I used to be in the fashion business.    My job was to find the things that people would buy before they knew they wanted to buy them.    That’s what being a merchant is.

People often ask me, “How do you know that you’re a merchant?” and I am always stumped by the question.    I don’t know how to answer them except to say,  “I just am.”    It comes to me – at odd times during the day when I’m doing something else, when I’m meditating, often when I’m least looking for it, sometimes in the dark of night and I awaken to scribble something on a pad by my bed.

It always seems like an accident and it never is.   It’s just who I am.   I am eternally inspired – some people call it their “genius”.   Some think it comes and it goes — I believe  it’s what’s there when you take all my “stuff” away.   It’s wrapped up with the love, the truth, the beauty, the goodness, the Divine — that is in all of us.

My best merchant moments are when I don’t intend it.   I just let that inner spark tell me what to do and I go with it – and then – I’m always so surprised when people love it.   In fact, sometimes, I seem a little weird to people.    That’s when I REALLY know it’s right.    Maybe not right now – but, it will be in a year or so.

I have a story that illustrates this phenomenon – for me.  Perhaps you’ll recognize it in yourself.

I used to travel to Italy three or four times a year to buy the sweaters for my division at Bloomingdale’s.  Anyone who knows me knows I love Italy and all things Italian.  My plane lands in that country and my ancestral fires start to burn and my heart flames up in love and beauty and passion – and, well, there’s just no stopping me!

After working for a week, seeing lines and creating styles for my sweater programs, I walked into a showroom one day.  As I lay my coat on a chair, I looked down to see someone’s open bag.

It was love at first sight.  This bag was a tawny and black leopard print PLASTIC bag, like the kind of stuff that cheap cosmetic bags are made of – except it was Italian – and, nothing that Italians make looks cheap.  It was about 14 inches long and 10 inches deep, with two little carry handles at the top – not my usual favorite, since I prefer shoulder bags for the kind of carrying around everyday of lots of useless stuff, which  is what I do and what I have always done.  Even better, it had four deep outside pockets, two on each side.    Oh, goody!  More places to stick things!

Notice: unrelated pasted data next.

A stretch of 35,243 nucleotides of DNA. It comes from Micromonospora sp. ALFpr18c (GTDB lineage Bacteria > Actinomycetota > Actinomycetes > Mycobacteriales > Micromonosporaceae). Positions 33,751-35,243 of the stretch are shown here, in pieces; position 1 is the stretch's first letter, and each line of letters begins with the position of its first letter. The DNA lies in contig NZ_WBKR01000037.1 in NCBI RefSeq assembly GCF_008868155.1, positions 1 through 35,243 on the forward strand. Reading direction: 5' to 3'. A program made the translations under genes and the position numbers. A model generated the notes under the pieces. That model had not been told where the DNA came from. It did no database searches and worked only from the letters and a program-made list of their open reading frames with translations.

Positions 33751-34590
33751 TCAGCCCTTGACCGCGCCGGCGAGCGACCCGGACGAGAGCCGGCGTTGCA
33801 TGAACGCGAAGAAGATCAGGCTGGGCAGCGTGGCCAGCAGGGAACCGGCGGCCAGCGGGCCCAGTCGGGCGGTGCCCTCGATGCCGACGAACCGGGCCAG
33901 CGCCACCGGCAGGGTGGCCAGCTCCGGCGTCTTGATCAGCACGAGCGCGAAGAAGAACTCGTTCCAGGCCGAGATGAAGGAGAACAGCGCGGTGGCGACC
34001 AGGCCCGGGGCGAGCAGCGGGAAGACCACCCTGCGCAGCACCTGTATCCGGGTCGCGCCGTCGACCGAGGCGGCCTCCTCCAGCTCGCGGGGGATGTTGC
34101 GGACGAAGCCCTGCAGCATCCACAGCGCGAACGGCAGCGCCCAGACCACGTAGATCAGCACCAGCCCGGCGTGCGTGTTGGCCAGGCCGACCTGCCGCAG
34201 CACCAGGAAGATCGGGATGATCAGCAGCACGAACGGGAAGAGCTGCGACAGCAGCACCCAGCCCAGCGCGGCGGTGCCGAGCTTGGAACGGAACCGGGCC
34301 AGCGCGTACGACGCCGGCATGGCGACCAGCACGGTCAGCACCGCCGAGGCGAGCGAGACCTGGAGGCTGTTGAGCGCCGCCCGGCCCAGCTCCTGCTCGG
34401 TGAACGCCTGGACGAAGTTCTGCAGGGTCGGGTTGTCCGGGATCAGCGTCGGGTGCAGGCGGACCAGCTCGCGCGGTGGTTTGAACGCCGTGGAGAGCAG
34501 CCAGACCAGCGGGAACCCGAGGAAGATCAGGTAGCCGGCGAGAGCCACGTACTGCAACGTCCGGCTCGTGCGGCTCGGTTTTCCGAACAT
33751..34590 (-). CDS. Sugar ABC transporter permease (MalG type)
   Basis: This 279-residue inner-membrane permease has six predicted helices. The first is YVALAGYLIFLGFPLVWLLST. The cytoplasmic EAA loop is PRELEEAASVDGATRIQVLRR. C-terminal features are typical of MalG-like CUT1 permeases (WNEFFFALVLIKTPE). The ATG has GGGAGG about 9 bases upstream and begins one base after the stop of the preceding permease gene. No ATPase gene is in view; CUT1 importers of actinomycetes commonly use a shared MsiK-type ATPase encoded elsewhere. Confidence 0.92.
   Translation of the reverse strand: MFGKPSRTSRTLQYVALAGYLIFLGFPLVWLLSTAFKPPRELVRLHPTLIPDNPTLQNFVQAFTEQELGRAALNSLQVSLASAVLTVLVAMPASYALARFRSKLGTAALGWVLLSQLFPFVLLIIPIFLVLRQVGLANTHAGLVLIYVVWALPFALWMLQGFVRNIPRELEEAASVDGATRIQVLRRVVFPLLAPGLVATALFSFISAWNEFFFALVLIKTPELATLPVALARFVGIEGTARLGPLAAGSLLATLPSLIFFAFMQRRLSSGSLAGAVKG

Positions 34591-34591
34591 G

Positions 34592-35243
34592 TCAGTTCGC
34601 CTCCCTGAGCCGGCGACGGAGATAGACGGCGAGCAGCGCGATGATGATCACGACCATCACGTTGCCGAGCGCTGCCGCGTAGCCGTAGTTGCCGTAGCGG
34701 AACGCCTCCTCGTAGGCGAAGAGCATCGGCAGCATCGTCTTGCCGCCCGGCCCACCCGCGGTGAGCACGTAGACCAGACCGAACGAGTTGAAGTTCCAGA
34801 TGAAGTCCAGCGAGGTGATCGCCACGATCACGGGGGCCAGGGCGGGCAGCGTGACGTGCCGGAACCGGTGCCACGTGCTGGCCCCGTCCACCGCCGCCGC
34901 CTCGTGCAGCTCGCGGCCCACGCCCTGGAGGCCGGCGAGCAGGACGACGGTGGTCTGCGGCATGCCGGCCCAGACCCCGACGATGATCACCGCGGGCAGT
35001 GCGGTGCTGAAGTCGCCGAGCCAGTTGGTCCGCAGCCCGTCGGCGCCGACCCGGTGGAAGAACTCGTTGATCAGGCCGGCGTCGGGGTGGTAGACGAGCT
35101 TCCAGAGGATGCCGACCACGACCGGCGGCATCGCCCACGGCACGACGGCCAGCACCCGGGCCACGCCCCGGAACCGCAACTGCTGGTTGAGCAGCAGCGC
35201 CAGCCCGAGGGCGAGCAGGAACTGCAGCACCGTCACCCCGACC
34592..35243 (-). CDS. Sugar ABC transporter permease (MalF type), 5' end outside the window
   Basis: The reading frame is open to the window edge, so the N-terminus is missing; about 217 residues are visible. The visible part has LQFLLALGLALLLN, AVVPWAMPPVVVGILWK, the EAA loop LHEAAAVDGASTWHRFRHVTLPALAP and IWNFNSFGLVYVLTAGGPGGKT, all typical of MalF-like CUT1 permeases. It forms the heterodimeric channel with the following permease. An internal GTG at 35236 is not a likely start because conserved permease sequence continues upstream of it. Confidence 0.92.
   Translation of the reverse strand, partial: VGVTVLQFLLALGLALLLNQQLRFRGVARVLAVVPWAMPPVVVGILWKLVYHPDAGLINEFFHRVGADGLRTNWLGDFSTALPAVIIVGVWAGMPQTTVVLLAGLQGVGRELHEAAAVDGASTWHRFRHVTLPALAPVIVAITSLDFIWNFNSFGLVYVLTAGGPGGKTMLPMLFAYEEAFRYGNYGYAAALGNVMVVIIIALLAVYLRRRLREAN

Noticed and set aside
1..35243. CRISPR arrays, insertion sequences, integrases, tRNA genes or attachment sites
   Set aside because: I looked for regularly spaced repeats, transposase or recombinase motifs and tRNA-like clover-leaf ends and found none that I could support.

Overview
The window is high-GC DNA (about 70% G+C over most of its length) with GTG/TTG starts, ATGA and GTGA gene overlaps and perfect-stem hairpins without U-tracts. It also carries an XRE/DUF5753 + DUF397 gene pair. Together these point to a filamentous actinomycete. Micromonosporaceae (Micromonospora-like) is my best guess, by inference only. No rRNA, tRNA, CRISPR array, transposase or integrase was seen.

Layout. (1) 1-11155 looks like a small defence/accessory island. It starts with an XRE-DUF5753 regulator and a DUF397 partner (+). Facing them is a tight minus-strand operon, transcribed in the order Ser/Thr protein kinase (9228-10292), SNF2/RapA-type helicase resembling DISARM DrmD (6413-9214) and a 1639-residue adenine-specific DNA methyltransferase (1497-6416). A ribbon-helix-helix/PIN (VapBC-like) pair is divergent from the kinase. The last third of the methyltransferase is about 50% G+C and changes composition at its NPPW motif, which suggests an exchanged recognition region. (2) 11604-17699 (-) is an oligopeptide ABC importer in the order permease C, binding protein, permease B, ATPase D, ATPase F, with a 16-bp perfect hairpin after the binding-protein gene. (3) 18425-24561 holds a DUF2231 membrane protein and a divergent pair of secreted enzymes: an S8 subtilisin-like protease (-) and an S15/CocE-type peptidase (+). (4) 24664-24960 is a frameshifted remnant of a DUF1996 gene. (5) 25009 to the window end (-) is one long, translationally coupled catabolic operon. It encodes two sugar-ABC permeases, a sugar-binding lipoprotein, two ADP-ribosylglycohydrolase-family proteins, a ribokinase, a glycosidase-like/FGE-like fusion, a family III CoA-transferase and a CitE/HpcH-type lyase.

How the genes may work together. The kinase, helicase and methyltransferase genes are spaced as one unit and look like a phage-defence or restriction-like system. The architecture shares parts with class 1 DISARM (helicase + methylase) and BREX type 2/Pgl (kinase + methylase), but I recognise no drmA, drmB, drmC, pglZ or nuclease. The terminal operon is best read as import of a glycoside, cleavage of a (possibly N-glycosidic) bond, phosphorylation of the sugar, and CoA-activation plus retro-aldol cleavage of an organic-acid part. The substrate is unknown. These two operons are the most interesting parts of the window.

I turned to my sales rep and just gushed, “Ooooh, I love this!  Where did you get it?”

(Side note:  People in the fashion business have no qualms about asking you where you bought something, what designer made it, and we even go as far as to touch your clothing all the time to “feel the fabric”.  Fortunately, I have harnessed this habit… a bit.  However, if I reach out to rub your sleeve, do not think I am hitting on you – it’s simply my primal need to figure out what the yarn is and where it came from…).

She laughed and said, “You like it?”   Oh, yes, I did.  She leaned over to whisper, “I bought it at the cosmetics store on the corner.  It’s just a make-up bag.”  I laughed with her and shook my head in amazement!  So much for Gucci and Louis Vuitton!

After the appointment, I dragged my assistant and my translator to the corner, and, sure enough, there it was in the window, full of lotions and potions and blush and brushes, with a paisley scarf tied through one of the short handles.

Truly, only in Italy can they pull off paisley with leopard print… Don’t try this at home.

I walked in the tiny, crowded shop, pointed to the bag, and the saleslady climbed on a ladder and took down a fresh one in a clear plastic bag from a high shelf.  “Quanto e?”, I said in my almost native, but limited Italian.  She told me.  $25 worth of Italian lire.

I couldn’t believe my good fortune!  A bag that I loved without a designer price – big enough to hold everything and everything again.

I have always loved leopard print – everyone makes fun of me for it.  My Blackberry cover today is hard plastic leopard print, half my closet is leopard print; I have leopard print sweaters, a leopard print raincoat, leopard print shoes – you get the picture.

However, being a merchant doesn’t mean buying what I would wear, it means buying what other people would wear.  For me, those are usually two different things.  This time, though, there was a powerful trend emerging – and this is how I knew….

I dolled that bag up with my own little black and gold scarf – wisely knowing the limits of my Italian heritage and not attempting the paisley – and took it out and about into the world.

And, that’s when I got it.

Everywhere I went, people asked me where I had found my bag?  Where could they get it?   Whose was it?   What designer had designed it?  I always laughed inside at this – if only they knew.